“From Prada to Nada,” inspires through hardship

Sound the acoustic guitars, blast the trumpets and belt out “Cielito Lindo” like you’ve just joined the mariachi. There’s a reason to celebrate as director Angel Garcia makes his comeback after more than 10 years with the laugh-out-loud, cultured film “From Prada to Nada.”

The film begins in Beverly Hills with the palm trees shot straight up toward the azure. Louboutin sky-high heels hit the pavement credit cards are charged at multiple designer-brand stores.

Sisters Nora (Camilla Belle) and Mary Dominguez (Alexa Vega) enjoy their lives in their lovely abode until tragedy strikes. Without money or a father, the sisters are forced to move out of their Casa Bonita, and in with their aunt Aurelia Jimenez (Adriana Barraza) in the shadier parts of East Los Angeles.

They are sell their BMW, a few Prada bags and spend less time being pampered and more time with their family. While adjusting to a new lifestyle, they rediscover their Mexican roots and learn to embrace their heritage. 

Seeing the two in their quest to adapt becomes more than the usual chick-flick scenario. There is comedy, which helps alleviate the times when the characters encounter setbacks. Finding a job, grieving the death of their father, falling in love, betrayal, identity crisis, family secrets, and learning how to speak Spanish challenge them both mentally and socially. There are romantic scenes, which are not over done.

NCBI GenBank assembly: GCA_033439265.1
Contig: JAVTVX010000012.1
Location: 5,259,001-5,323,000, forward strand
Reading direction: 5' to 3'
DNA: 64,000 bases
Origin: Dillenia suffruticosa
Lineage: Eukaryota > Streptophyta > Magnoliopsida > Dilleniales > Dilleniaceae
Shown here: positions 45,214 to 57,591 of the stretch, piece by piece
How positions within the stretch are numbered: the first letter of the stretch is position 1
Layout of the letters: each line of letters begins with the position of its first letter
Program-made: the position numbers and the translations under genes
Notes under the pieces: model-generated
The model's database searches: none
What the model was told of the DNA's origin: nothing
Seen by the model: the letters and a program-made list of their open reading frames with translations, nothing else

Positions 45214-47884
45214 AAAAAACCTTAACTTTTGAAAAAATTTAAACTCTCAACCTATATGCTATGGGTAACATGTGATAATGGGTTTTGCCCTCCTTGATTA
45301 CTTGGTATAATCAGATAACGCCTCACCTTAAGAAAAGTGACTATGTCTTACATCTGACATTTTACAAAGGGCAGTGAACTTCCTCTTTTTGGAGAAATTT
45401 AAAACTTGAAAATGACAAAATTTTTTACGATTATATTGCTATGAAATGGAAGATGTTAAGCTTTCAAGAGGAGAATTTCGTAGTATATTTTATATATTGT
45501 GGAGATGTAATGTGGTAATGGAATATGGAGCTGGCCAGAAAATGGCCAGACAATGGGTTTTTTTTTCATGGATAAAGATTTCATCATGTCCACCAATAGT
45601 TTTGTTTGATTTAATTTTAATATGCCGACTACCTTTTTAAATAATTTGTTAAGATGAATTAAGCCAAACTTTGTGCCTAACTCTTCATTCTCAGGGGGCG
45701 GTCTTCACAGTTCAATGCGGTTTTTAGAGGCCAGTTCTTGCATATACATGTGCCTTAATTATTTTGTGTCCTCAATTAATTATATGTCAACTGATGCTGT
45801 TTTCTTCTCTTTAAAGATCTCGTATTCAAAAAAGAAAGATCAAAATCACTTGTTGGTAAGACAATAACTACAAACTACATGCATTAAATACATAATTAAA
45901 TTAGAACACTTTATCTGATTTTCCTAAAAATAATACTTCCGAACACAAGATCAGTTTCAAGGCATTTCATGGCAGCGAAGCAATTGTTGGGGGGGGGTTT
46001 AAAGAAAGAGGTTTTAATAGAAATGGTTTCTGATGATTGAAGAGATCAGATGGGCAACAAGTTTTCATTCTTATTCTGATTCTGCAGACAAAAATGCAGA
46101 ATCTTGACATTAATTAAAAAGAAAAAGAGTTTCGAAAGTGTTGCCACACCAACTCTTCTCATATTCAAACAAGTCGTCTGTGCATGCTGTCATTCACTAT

Based on Jane Austen’s “Sense and Sensibility,” with a Latin twist, writers Fina Torres, Luis Alfaro and Craig Fernandez cook up a beautifully crafted dish with a unique, rich flavor and texture that must be seen and tasted. 

Belle and Vega constantly find themselves in real-life situations that are quite plausible and seeing them overcome their hardships feel inspiring.

With the supporting roles Kuno, Becker, Wilmer Valderrama and Nicholas D’Agosto, the story line unfolds nicely as the lives of these characters intertwine with the lives of Belle and Vega.

The cinematography captures the truth and essence of East L.A. and it looks beyond the dry patches of grass and trashed streets. It captures its beauty. The various multi-colored murals on walls — which tell different stories of struggle, beliefs and the traditions of their country — are all pieces that together give this film its enticing authenticity.

The music provided in this film is also a unique entity all on its own. The songs are an essential part of the motion picture as they enhance the feelings that the main characters experience during times of tribulation and times of commemoration.

The movie runs an hour and 47 minutes and worth the ticket price and just like Mexican food, when done by the professionals, it leaves you satisfied, content and wanting more.

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One Comment

  1. Great delivery. Ouystanding arguments. Keeep up the ggreat work.

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